• Chinchorro (Southern Peru) Worlds oldest mummies (8000-3700 BP)National Geographic Magazine (March 1995: 69-81)

  • High Andean DomesticatesHigh-altitude complex (above about 8,000 ft.): quinoa, potato, other tubersMid-altitude complex (about 4,000-8,000 ft.): amaranth, peanut, jicama, lima and common bean, guava, squash, bottle gourd, coca, and othersLow Altitude complex (below 4,000 ft)

  • ca. 8-5000 BPBeans, Chili Peppers, tubers (oca, achira), quinoa (wild cereal grass), and possibly capsicum (candidate for early maize but likely disturbed)Guitarrero Cave, Peru

  • Asana: Base Camp and Herding Residence

    Rockshelter first used as temporary hide-working camp for costal groups (11,500-10,500 BP), then base camp for hunting band exploiting the high sierra (10,500-7000 BP), then short-term base camp (7000-5800 BP) for groups more focused on plant resources (5800-5000 BP), then a pastoral camelid herding camp (5000-4300 BP).

    Domesticated llama (from wild guanaco) and alpaca (from wild vicua) by 7000-6000 BP

    Also Guinea Pigs and Muscovy Ducks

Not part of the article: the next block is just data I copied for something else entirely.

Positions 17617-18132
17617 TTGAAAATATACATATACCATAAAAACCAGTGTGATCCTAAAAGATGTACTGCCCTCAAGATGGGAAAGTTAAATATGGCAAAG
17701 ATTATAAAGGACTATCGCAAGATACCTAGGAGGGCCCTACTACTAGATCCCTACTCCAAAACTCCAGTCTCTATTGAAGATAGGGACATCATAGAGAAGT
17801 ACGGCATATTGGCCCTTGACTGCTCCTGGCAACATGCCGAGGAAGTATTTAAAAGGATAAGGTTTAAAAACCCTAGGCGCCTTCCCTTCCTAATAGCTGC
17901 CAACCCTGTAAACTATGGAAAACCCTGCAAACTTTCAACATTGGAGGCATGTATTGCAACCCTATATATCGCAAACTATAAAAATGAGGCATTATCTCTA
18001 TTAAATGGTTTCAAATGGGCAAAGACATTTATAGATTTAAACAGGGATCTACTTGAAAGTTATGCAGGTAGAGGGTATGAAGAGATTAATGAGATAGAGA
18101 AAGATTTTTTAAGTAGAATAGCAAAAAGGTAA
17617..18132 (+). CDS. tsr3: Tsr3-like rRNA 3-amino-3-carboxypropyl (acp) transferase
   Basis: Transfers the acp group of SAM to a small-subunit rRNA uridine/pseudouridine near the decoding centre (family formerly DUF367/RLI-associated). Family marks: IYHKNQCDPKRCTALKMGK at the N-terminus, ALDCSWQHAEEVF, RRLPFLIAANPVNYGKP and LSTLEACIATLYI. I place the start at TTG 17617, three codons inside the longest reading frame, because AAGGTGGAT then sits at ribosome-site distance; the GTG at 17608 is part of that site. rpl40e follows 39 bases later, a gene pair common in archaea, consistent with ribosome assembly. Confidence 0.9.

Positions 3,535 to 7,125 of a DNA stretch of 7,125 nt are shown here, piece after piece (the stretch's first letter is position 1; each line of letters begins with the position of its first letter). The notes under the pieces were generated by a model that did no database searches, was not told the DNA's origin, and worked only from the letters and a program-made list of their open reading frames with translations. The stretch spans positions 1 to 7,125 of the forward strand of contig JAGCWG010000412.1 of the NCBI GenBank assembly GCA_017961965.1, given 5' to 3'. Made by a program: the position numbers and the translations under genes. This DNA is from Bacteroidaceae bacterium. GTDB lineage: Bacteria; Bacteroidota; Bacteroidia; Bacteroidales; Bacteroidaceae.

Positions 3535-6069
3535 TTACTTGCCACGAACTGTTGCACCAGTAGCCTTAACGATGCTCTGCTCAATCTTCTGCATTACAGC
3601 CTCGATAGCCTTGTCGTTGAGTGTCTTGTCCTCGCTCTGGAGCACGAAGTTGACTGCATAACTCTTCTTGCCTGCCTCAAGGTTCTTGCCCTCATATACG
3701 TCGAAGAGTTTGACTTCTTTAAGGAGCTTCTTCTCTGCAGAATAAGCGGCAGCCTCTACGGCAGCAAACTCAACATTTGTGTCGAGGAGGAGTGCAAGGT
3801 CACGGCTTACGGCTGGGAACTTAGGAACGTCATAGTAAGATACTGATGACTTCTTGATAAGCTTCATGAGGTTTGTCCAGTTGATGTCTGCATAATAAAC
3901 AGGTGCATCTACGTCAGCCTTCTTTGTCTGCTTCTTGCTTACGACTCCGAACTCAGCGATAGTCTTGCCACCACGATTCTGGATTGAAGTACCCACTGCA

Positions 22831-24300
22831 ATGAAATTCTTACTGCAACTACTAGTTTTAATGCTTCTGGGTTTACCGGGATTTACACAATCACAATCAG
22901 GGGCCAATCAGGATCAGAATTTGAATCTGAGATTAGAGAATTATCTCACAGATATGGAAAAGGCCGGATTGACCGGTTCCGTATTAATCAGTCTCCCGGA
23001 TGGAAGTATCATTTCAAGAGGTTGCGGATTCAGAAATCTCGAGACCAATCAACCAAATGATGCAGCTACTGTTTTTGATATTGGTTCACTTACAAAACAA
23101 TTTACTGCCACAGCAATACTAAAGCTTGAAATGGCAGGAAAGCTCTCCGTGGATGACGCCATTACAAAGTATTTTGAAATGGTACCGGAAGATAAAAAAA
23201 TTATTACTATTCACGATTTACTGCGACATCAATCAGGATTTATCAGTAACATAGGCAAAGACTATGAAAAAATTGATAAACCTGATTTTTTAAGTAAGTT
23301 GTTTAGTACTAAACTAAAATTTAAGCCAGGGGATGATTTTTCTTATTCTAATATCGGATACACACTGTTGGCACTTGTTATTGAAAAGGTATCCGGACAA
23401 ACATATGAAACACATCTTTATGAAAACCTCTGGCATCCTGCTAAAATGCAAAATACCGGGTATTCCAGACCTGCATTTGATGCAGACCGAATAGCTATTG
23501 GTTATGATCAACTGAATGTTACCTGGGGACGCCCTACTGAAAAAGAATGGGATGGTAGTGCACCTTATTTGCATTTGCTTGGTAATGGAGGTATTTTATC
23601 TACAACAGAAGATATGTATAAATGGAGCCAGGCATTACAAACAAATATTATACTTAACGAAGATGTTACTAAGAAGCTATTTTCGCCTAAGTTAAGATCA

• AmazoniaPedra Pintada (11,000-10,000 BP): tropical forest foragers; Taperinha (7,700-7000 BP) settled river foragers, with potentially earliest ceramics in AmericasFocused on root crop agriculture and arboriculture, likely very early domestication of root crops, such as manioc and sweet potato, but very little evidence from region thus far: sampling and preservation big problems Carl Sauer (1952) proposed that tropical regions were critical hearths of early domestication, notably of root crops (vegeculture) rather than seedsLowland complex: manioc, tobacco, sweet potato, chili pepper, squash, cotton, papaya, avocado, pineapple, and numerous other plants, including peach palm138 plants in some state of domestication (incipient, semi-domesticate, or full domesticate) used in Amazonia, of which 83 are native, 55 imported, and 68% are trees or woody perennialsManioc, the most important crop (6th most important in world today) likely domesticated early 10,000-9,000 BP, with archaeological evidence outside of Amazonia by 8000-7000 BPMaize appears to diffuse into Amazonia relatively late: after ca. 3,000 years ago, but uncertain

  • Landscape domestication andmanagement of non-domesticated plants and animals and incipient or semi-domesticates(a topic we take up later in course)

  • Sambaqui (Shell Mound Culture)Complex Shell-fish foragers in eastern coastal South America

View more